The Court, however, ultimately upheld the constitutionality of the individual mandate under Congress's power to " lay and collect Taxes." U.S. Const. art. I, § 8, cl. 1. The Court noted that " shared responsibility payment(s)" due under the ACA for those not obtaining minimum essential coverage is paid into the Treasury in conjunction with tax returns, that the provision is found in the Internal Revenue Code, and that " it produces at least some revenue for the Government." NFIB, 132 S.Ct. at 2594. The Court also rejected the argument that the payments should be considered " penalties" instead of taxes. Id. at 2595-96. Moreover, the Court stressed that although the individual mandate is designed to " induce the purchase of health insurance," there are no legal consequences for not doing so, and one who foregoes purchasing insurance and instead chooses to make a payment to the IRS has " fully complied with the law." Id. at 2596-97. Thus, the Court found the individual mandate to comply with Congress's taxing power, even though it effectively imposes a tax on individuals for their " inactivity." Id. at 2599-600. Significantly, the Court noted that " [a]lthough the payment will raise considerable revenue, it is plainly designed to expand health insurance coverage. " Id. at 2596 (emphasis added).[8]

C. Plaintiffs' Claims

Plaintiffs in this case are a Texas corporation and an individual Texas resident. Braidwood is a corporation that " manages health and wellness services for patients." [9] Braidwood has approximately 73 full-time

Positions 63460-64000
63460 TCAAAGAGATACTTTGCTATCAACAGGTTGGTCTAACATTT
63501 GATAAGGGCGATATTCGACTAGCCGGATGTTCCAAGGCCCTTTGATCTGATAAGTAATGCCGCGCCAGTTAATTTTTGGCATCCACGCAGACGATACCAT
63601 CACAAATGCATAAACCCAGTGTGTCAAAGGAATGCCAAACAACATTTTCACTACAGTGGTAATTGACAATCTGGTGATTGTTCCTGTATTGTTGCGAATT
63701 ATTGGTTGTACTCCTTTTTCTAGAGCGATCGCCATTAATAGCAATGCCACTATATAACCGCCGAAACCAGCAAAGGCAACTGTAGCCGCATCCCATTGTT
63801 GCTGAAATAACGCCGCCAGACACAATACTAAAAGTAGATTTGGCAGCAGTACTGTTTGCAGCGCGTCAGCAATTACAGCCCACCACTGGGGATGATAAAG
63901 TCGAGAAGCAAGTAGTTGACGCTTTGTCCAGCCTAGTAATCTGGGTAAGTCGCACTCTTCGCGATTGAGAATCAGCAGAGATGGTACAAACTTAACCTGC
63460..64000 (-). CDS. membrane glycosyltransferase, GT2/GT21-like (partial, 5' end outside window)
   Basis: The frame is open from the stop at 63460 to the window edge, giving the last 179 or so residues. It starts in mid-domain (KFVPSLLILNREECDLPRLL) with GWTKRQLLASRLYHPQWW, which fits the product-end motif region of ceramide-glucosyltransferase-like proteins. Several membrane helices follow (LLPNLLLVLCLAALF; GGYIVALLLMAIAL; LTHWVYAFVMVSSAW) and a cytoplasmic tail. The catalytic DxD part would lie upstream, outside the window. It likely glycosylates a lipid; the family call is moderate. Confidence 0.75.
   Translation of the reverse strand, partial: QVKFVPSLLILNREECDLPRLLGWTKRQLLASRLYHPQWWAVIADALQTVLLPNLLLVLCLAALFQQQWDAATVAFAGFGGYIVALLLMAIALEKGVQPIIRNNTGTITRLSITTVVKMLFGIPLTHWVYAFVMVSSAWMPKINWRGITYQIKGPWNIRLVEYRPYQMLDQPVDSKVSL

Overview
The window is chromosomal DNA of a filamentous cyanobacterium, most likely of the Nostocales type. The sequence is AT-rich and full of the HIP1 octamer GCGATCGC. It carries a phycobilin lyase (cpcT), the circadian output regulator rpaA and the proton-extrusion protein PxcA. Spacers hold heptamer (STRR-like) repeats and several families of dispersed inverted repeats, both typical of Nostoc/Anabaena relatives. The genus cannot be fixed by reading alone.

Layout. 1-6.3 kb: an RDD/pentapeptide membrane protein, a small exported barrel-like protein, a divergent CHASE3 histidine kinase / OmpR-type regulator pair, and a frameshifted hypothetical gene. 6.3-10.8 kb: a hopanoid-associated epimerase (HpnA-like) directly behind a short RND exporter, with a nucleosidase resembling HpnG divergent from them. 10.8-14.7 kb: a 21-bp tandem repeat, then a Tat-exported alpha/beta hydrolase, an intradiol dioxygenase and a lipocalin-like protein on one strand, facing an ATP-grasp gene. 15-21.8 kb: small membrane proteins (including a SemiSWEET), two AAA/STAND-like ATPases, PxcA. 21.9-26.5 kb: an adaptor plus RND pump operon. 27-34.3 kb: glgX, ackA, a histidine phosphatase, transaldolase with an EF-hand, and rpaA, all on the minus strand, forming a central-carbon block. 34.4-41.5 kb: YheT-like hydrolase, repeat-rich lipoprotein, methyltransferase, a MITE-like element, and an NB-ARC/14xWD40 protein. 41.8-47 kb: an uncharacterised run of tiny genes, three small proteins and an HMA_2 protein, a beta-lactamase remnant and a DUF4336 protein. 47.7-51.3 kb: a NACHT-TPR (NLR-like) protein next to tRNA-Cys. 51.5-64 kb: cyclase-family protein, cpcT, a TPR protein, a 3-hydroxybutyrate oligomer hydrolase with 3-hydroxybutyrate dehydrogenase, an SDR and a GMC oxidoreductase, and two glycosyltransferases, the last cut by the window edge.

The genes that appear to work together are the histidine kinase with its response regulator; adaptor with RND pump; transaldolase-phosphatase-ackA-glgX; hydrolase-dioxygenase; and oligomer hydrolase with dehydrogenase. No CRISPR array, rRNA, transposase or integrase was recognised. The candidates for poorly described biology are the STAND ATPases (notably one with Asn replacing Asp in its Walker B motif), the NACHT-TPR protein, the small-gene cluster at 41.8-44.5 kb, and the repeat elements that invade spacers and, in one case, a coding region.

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employees, and currently offers a " high-deductible" health coverage plan to employees.[10] Hotze is " the founder and one of the employees of Plaintiff Braidwood." [11] He currently participates in the health plan offered by Braidwood.[12]

The claims that Plaintiffs press are different from those in NFIB. Plaintiffs here seek a declaratory judgment that the entire ACA is unconstitutional because Congress passed the law in violation of the Origination Clause.[13] U.S. Const. art. I, § 7, cl. 1. In addition, Plaintiffs seek a declaratory judgment that the ACA " constitutes a taking within the meaning of the Takings Clause of the Fifth Amendment because ACA compels Plaintiffs to pay money to other private entities: government-approved health insurance companies." [14] Plaintiffs also seek injunctive relief " prohibiting Defendants from enforcing ACA against Plaintiffs and similarly situated residents of Texas." [15]

II. APPLICABLE LEGAL STANDARDS

A. Subject Matter Jurisdiction